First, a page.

Last year was the year of "commitment." That is not to suggest that people were actually making commitments in record numbers. But it is an incontrovertible fact -- that's a fact you can bet the mortgage on -- that they were discussing commitment in record numbers. And one of the major themes in last year's marathon analysis of the ongoing war between the sexes had to do with the axiomatic belief that men fear commitment and the only real question is why.
The underlying assumption for this line of inquiry is that if somehow females can figure out the mystery behind the males' fear of commitment, they -- that is, the females -- can help them see the error of their ways and turn them into creatures who not only no longer fear commitment, but will actually embrace it.
In ancient times, women resorted to feminine wiles and various other forms of witchcraft in order to get men to do what they wanted them to do. Whether the goal was obtaining a new, improved cave or a winter's supply of frozen mammoth steaks, this goal invariably boiled down to men making a commitment to provide and protect the hearth. I am aware that there is extensive mythology about races of warrior women, but I suspect these women didn't have kids at home to take care of, which is why they were able to go out and play warrior, and which is also why you don't hear much about them anymore.
Witchcraft, hexes and love potions fell into disrepute somewhere along the way -- perhaps because they stopped being effective -- so women had to develop other means of obtaining commitments to ensure the propagation of the species. By this stage of human evolution, tribes had broken down into families and caves had been replaced by castles and houses, and propagation of the family fortunes or augmentation thereof had taken on just as much if not more importance than the more primal urge of species survival. Obtaining commitment became a more individual challenge. Moral support came from organized religions and families and what was then known as "moral standards." The operating principle in that era was that women waited until marriage before making their own commitment. Nancy Reagan is not the first person to exhort the youth of America to "just say no."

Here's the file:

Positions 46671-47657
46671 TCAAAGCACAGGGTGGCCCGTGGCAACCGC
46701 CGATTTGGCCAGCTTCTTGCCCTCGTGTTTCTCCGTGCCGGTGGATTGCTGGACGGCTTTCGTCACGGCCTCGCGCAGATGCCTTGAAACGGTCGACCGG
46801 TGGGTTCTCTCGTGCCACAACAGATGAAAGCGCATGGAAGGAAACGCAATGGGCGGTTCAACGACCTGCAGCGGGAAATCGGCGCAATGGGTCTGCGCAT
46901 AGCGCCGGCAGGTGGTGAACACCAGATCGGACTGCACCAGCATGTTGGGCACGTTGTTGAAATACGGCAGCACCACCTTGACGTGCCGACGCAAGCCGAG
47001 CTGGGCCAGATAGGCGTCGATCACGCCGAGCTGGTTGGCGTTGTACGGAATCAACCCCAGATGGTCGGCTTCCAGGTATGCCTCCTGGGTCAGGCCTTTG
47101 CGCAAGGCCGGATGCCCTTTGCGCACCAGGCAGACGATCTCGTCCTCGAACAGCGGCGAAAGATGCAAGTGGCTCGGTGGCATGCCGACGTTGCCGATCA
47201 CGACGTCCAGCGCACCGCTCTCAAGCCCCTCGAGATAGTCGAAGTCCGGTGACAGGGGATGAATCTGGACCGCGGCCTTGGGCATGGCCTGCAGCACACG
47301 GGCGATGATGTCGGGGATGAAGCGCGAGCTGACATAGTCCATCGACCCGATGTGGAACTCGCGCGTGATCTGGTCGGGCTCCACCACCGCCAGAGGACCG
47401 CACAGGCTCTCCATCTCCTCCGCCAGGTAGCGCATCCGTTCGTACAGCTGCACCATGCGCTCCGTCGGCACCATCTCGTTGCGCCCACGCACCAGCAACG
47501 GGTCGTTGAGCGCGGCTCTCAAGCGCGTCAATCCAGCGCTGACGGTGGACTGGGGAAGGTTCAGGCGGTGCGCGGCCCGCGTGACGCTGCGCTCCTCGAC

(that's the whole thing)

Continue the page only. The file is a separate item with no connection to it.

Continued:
Moral standards fell apart in the '60s and women have been struggling to find new ways of securing commitment ever since. Sexual permissiveness may have done wonders for America's attitude toward sex, but the fact is that women lost a lot of leverage. Until quite recently, the most powerful argument they had for securing commitment from men was to prey on their fears of disease.
Thanks to USA Today, however, a new weapon has been added to women's arsenal for obtaining commitment. And we are not talking about sharing a one-year lease on a condo in Crystal City. We are talking about marriage. "A wife," declared Monday's headline, "adds satisfaction to a man's life." An accompanying headline said: "Husbands live longer, are depressed less often and may get more raises."
Students of human behavior have long suspected that married men do better than single men on a number of mental, physical and financial measures, but USA Today has pulled together a number of recent findings and the case looks solid. Ronald Kessler, a University of Michigan sociologist who studied 1,000 couples in the Detroit area, told USA Today: "The mental health of men improves unbelievably when they marry." Another study cited in the article found that married men are almost twice as likely to outlive a man who never married, and are three times more likely to live longer than divorced men.
Researchers advanced several theories for their findings: Married men are less lonely; if their wives work their household incomes go up dramatically; they don't have the constant pressure of trying to find a female companion, and when they are married their wives often protect them from life's troubles. After divorce, according to other research, men are at much higher risk of serious mental and physical troubles, and even death, than are divorced women.
Dr. Samuel Johnson, upon learning that a friend was about to remarry, remarked that a second marriage was a triumph of hope over experience. This dim view of the institution is reflected in the old wheeze that married men don't live longer, it just seems longer. Not true anymore.
Men still may fear commitment but with all this new information at hand it seems almost irrelevant to ask why. One thing you don't need a study to prove is that anything that can get men to live longer, feel better and get richer is a sure-fire bet to succeed.